Back to The O.C.: Now that Miss Anna is out in Southern Cal it seems I will be traveling there habitually for a while at least. Slowly, I'm learning my way around. Traffic is as bad as it is thought to be, but in some circumstances you can get around it if you are willing to pony up some scratch. There is a stretch of toll road that will get you from OC airport to points south, with very little traffic even on a weekday rush hour -- but you're going to be dropping round about $6 per trip to use it. It'll reduce a hour long stop and go to about 25 minutes, so it's probably worth it. What's not worth it are the carpool lanes. Although we had access due to multiple riders, I never noticed them moving any faster than the other lanes. And you are limited to certain points where you can get in them and out of them.
So here we see the first effect of spending time in So Cal. Traffic becomes a significant concern at all times. There are few things more relative than traffic attitudes. Here in Dexter they were repaving a bridge that caused it to be taken down to one lane, for a couple of months. We had the option of driving 5 minutes out of our way or waiting 5 minutes to take turns crossing. This was an outrageous disruption. In So Cal waiting 5 minutes in line to pay and extra six dollars to take a toll road is considered a privilege.
Besides the fact that So Cal remains a beautiful place, there's not much to report on. The primary goal of this trip was to get Anna settled into a new apartment (a very cool place). Lots of moving and cleaning. I installed a ceiling fan for the first time in my life - OK, it wasn't on my bucket list, but still a minor achievement. Also, I managed to destroy only one picture frame in the course of getting wall hangings up, which I consider a personal victory.
We bedded down at the lovely Dana Point at the Laguna Cliffs Marriott. A lovely place elevated above the shore where we have stayed before. It's a quality hotel through and through, but not without its quirks. They tend to get themselves overcrowded, especially on the weekends. There is only valet parking, meaning you pretty much have to tack an extra $20-25/night on the expected cost. Those two bummers combine such that Sunday morning, the big checkout time, we called down to have our car brought around and they said they were not taking calls for cars, we had to show up in person because they were so busy they had no room to leave cars sitting in the driveway waiting. So we showed up in person and were quoted a half hour wait. Whatever system they have going on here needs attention.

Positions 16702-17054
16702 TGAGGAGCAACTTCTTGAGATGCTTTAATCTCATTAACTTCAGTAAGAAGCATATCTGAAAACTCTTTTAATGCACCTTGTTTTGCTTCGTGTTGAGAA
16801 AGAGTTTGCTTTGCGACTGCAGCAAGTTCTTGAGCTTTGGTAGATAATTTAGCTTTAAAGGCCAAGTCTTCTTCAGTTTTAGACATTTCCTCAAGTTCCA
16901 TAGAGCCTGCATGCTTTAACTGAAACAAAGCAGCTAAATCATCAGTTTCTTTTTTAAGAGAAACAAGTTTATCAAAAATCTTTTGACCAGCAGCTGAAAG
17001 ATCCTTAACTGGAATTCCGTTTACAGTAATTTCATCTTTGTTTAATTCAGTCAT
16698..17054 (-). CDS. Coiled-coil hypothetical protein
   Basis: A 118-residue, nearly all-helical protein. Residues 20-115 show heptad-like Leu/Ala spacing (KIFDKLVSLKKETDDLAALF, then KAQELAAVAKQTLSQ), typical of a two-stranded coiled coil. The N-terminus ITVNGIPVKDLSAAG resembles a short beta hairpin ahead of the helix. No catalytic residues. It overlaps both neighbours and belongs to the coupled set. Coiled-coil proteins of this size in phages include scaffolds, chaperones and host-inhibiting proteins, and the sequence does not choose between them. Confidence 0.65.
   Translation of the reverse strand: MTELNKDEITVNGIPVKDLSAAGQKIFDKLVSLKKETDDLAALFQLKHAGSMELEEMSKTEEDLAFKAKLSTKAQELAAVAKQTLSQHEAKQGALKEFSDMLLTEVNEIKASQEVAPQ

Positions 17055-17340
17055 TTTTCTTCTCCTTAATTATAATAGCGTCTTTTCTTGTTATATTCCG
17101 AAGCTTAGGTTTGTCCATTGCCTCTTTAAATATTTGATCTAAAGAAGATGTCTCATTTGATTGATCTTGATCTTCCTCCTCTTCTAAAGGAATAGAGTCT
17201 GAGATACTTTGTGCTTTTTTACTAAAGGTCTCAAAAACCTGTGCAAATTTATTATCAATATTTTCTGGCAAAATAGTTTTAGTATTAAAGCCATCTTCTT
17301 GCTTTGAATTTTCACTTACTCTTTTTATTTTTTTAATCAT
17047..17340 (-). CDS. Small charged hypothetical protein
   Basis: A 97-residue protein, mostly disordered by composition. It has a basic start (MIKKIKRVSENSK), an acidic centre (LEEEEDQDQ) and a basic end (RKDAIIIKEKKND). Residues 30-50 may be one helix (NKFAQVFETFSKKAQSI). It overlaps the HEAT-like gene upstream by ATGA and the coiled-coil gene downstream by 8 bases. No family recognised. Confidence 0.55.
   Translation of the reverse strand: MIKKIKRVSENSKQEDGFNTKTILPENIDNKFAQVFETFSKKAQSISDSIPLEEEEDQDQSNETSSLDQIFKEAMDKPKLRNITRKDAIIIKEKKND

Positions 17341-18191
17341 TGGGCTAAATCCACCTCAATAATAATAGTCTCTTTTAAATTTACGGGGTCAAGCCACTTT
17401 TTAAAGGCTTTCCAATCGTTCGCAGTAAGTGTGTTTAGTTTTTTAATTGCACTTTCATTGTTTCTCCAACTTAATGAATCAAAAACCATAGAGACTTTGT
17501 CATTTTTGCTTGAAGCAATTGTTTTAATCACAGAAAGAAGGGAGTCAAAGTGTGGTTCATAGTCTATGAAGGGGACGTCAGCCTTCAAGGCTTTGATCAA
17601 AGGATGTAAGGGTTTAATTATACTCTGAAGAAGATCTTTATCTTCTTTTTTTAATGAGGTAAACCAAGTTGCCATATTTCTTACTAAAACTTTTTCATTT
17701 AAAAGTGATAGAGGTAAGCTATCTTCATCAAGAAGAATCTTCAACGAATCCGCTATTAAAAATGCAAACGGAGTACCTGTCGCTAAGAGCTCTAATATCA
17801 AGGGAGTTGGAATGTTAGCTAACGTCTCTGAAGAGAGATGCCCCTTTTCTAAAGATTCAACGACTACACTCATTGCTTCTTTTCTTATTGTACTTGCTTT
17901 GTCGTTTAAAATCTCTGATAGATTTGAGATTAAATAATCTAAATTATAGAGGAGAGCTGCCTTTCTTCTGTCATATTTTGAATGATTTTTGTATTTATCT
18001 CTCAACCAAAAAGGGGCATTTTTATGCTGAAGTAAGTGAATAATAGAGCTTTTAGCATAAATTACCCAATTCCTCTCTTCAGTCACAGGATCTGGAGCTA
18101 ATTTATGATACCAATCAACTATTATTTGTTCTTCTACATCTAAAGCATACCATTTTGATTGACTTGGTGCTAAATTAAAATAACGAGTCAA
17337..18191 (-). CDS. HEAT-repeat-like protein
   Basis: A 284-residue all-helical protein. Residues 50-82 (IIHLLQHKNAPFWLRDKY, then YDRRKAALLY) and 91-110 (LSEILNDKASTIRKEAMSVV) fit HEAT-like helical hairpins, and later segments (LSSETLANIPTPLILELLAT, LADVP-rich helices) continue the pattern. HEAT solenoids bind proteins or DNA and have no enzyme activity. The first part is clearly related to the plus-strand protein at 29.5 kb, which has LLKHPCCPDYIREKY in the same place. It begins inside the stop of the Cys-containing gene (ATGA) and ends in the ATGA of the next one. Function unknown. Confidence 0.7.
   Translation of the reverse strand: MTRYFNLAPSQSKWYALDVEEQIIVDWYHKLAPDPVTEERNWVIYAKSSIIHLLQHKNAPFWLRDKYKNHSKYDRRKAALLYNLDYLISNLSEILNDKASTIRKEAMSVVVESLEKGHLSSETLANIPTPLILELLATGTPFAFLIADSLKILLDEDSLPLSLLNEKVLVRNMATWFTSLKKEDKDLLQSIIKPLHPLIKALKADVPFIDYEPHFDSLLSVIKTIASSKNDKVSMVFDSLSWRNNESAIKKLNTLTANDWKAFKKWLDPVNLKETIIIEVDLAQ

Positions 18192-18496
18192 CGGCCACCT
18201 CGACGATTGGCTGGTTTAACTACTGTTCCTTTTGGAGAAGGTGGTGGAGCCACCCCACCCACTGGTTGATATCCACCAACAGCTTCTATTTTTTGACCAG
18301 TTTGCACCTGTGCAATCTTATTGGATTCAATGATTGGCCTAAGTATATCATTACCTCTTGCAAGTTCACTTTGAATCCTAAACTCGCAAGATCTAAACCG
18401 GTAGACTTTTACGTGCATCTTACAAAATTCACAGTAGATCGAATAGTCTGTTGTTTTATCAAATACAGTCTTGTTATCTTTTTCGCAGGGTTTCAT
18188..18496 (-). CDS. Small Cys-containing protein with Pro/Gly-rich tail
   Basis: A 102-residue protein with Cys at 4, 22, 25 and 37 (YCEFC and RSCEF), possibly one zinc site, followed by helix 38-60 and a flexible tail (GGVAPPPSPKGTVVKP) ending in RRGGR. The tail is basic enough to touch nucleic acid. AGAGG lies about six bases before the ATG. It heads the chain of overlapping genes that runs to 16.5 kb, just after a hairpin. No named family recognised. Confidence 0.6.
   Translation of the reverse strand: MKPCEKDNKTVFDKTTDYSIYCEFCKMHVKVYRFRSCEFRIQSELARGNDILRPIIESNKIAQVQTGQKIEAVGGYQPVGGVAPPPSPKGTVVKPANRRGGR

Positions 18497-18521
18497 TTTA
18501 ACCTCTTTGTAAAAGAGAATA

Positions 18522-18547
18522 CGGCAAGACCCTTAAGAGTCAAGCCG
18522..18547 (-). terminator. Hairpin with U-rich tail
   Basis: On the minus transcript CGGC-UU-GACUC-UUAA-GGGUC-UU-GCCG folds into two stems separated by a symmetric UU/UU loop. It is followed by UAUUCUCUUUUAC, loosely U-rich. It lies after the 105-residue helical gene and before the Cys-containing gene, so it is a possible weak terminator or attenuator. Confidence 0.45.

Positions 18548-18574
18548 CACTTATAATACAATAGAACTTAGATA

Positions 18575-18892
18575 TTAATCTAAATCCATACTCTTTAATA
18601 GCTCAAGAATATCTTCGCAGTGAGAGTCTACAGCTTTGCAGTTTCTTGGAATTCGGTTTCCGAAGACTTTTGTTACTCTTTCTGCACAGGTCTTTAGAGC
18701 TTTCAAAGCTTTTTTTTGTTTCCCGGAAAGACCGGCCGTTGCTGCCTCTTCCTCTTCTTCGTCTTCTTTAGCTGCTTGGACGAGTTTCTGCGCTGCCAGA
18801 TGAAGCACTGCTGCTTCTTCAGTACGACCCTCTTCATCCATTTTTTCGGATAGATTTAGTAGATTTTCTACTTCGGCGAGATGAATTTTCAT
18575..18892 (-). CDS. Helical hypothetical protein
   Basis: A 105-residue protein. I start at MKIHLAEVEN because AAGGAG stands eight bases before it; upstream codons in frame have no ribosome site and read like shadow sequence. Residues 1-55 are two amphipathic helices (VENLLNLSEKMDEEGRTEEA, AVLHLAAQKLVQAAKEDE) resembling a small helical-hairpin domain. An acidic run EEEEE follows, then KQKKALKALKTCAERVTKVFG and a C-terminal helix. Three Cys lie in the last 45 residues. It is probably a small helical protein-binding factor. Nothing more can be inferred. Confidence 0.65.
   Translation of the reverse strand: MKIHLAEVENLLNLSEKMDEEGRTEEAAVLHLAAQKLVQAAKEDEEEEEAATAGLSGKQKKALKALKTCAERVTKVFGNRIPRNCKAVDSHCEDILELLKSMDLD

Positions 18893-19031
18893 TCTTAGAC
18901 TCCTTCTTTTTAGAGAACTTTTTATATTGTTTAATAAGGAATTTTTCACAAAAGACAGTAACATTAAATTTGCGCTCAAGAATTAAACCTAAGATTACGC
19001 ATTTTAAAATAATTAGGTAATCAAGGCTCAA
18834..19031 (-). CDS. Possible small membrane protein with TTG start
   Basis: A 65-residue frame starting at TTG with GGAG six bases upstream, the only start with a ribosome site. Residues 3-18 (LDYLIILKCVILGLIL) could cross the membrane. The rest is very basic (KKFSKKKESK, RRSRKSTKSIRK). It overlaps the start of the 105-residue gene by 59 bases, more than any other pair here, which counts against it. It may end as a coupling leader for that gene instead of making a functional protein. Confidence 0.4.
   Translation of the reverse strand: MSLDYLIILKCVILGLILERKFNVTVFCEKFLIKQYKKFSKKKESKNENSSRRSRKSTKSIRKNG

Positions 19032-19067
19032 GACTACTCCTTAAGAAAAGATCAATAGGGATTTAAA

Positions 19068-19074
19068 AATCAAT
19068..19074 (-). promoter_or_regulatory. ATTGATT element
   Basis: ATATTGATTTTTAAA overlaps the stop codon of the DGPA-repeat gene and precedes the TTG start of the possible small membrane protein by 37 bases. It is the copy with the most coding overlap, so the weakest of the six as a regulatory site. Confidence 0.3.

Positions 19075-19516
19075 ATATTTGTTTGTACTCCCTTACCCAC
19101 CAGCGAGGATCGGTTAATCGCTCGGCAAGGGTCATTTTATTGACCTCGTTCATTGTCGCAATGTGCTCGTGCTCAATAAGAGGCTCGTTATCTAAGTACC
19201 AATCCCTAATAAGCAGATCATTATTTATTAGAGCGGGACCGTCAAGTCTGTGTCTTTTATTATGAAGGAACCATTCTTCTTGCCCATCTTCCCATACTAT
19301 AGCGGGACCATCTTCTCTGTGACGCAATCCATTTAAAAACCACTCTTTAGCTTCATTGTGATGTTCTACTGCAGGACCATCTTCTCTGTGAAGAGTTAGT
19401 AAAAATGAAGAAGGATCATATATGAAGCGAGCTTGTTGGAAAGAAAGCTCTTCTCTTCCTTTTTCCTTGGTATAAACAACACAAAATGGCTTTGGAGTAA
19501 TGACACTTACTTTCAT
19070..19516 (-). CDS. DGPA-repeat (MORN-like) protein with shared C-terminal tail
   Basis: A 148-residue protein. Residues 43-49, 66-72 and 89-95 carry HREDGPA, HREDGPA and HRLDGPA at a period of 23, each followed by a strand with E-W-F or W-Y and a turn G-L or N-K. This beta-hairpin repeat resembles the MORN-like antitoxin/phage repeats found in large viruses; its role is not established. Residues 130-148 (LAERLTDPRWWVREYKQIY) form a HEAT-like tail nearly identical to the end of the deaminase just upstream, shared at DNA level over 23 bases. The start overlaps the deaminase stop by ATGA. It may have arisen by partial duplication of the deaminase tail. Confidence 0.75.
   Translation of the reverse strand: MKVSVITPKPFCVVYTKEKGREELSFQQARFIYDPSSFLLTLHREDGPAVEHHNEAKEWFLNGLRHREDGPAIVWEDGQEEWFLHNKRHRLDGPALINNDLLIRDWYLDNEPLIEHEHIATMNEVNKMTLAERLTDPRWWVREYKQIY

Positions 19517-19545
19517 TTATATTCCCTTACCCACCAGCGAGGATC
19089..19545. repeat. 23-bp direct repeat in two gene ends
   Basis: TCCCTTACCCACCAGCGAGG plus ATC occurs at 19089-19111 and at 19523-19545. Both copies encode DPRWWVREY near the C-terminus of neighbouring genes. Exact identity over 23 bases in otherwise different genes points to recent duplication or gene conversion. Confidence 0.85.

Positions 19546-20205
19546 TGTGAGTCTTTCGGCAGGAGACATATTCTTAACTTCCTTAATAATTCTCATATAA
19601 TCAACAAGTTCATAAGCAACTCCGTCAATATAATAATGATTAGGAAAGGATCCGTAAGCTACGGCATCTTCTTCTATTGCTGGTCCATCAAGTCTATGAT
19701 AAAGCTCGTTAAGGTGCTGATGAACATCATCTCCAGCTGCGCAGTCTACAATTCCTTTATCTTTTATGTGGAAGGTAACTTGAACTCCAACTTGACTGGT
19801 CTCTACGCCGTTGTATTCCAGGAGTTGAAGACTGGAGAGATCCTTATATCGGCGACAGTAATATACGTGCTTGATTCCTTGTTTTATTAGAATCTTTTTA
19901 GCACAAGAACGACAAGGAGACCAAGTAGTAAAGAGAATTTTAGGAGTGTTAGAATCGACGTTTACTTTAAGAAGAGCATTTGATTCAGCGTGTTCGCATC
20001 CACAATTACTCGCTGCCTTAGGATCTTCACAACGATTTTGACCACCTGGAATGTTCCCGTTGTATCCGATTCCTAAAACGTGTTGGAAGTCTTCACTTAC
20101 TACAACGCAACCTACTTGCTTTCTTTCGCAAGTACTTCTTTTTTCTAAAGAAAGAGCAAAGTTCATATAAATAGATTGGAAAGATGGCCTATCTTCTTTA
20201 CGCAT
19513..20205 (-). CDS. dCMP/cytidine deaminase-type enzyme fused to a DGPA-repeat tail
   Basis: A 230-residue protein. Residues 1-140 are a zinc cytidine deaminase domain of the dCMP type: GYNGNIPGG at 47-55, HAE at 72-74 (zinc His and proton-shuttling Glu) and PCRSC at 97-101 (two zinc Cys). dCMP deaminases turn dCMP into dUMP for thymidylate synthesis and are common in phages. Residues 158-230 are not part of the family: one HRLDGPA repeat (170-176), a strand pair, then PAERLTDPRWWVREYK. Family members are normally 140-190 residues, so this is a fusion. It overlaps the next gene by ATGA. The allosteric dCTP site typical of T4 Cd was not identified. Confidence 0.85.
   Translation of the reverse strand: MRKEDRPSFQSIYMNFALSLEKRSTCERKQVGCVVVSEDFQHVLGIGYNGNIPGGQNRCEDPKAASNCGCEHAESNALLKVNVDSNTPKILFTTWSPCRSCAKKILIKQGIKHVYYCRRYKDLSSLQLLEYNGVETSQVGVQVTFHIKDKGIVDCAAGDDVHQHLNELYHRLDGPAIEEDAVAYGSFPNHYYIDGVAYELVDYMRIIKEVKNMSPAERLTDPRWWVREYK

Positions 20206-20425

The other issue is one that afflicts many many restaurants and lounges: the inexplicable need to plant a ridiculously loud band in the middle of the room such that conversation consists of shouting at each other. It's really remarkable that a place like the Laguna Cliffs Marriott, with a beautiful open air restaurant that would be an amazing place to just curl up and cocktail the night away with friends, feels the need to try to make itself into a third rate nightclub. As I said, this is not a rare occurrence which is all the more annoying because it is possible to have live music without turning the place into a half-assed roadhouse. One night we ate and a surprisingly good Italian restaurant called Roma D'Italia in a shopping center near Anna's place and they had a live jazz duo that was quite good and entertaining yet somehow managed to play at a volume that permitted conversation using inside voices.
In any event, we did have one free day that Miss Kate and I used to go down to San Diego to do a bit of biking. We got down to Pacific Beach and rented a couple of bikes with the intent of riding to Mission Bay Park, but apparently you couldn't get there from where we were. We headed off in the right direction but next thing I knew we were trying to negotiate what seemed to be a freeway cloverleaf with cars whipping past us at 60 mph. It's not like there were signs, and sadly the map app on my phone did not indicate where the bike paths were. We headed in what looked like the safest direction and eventually came to nice stretch of path that took us to a beach, but it was a dog beach, and smelled like one. After backtracking a bit and maneuvering through another insane intersection we finally made it to Mission Bay Park but with only a few minutes to ride around before we had to turn back. On the way back we took a long shortcut through the parking lot at Sea World before making another wrong turn and surmounting two steep bridges that we didn't really need to surmount and so had to unsurmount them in the opposite direction before finally stumbling back to the bike shop. I know San Diego to be a strikingly beautiful city from previous trips, but you would not have guessed it from our ride. At least we could console ourselves that we got some exercise.
Anna's response to hearing of our cycling misadventures: "I hope you guys are finally over being active." Fair enough. Next time we'll spend the afternoon shopping and eating in La Jolla.
It was, for me, a day of losses. Not only did I get us lost on the bikes. But I managed to lose my American Express card at a restaurant and the book I was reading on the plane home. Double bonus: it was a library book, so I get to go hang my head in shame and be scolded by a librarian. This is bad for me because I am borderline sociopathic about keeping myself aware and on alert when travelling. As a result, that kind of thing really rattles and frustrates me.
Not every trip can be a joyful experience start to finish. Luckily, an al fresco glass of wine in the California coastal night air, is enough to make it a good trip. Seeing my beloved friends makes it worthwhile above all else.